Sometimes we need to give ourselves permission to not think about our grief and do something as simple as watch tv, read a book, do a crossword, do laundry, etc. It’s been said God gives minimum protection but maximum support.  Tragedies, disease and death occur in our world.  God doesn’t prevent these things from happening but we get maximum support when they do occur.  God draws near the suffering, the weak, the downtrodden and those who just don’t know if they’re going to get up again.  There is no timeline for our grieving and for each of us it will look different.  Be mindful of your grieving.  Keep an eye on those grieving around you.

Here might be some things to do when grieving:

  1. Face your feelings.
  2. Express your feelings in a creative or tangible way.
  3. Try to maintain hobbies and interests.
  4. Don’t let anyone tell you how to feel, and don’t tell yourself how to feel either.
  5. Plan ahead for grief “triggers.”
  6. Look after your health. See a doctor.
  7. Find a faith community that will help with the highs and lows of the roller coaster grief ride.


If you’re experiencing symptoms of complicated grief or clinical depression, talk to a mental health professional right away. Left untreated, complicated grief and depression can lead to significant emotional damage, life-threatening health problems, and even suicide. But treatment can help you get better.
There is help.  Jesus is our way, truth and life.  One’s faith in the Risen Lord is always the first place to start spiritually.  Praying and meditating opens our heart to God’s incredible love and strength.  Talking to myself, another pastor or friend also can help.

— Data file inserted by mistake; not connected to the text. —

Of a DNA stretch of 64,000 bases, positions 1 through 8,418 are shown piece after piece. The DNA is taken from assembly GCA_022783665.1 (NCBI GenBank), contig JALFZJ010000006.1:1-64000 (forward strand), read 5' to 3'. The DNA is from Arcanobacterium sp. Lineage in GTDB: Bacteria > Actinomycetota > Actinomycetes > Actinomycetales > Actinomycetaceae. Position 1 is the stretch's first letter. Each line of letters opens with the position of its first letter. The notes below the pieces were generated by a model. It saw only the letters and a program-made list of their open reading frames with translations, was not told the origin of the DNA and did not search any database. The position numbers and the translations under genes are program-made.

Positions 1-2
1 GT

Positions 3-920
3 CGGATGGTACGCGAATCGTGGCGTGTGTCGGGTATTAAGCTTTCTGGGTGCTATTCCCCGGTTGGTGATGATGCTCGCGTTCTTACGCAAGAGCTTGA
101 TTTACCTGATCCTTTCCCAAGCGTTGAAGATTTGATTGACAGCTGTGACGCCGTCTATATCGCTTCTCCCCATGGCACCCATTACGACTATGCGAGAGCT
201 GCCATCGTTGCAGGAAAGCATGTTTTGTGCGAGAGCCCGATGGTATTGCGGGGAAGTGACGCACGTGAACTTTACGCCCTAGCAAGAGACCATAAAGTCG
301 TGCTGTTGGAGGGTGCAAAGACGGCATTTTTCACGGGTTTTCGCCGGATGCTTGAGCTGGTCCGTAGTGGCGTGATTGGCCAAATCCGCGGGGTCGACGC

Below are a few of the many resources available for those needing help:


As I reflect on my grief, which I see as a gift from God, I really am grateful for the love and support of Amy, Anna, Peter, my family, friends and church family.  It was dad who helped become a bedrock for me when my mom died.  We had each other.  I thank Amy who helped carry me giving a listening ear and shoulder to lean on when my dad died.  It is OK to grieve, talk, cry, be happy, and live a full life, even with our grief. Our loved ones want us to live.  Don’t shy away or run from your grief; rather, lean into your grief.  It’s okay not to be okay.

For all of us grieving, I want to conclude with this poem written by Jan Richardson:
Let us agree for now that we will not say the breaking makes us stronger, or that it is better to have this pain than to have done without this love. Let us promise, we will not tell ourselves, time will heal the wound, when every day our waking opens it anew. Perhaps for now, it can be enough to simply marvel at the mystery of how a heart so broken can go on beating, as if it were made for precisely this, as if it knows the only cure for love is more of it, as if it sees the heart’s sole remedy for breaking is to love still, as if it trusts that its own persistent pulse is the rhythm of a blessing we cannot begin to fathom, but will save us nonetheless.”  
Walking the journey with you,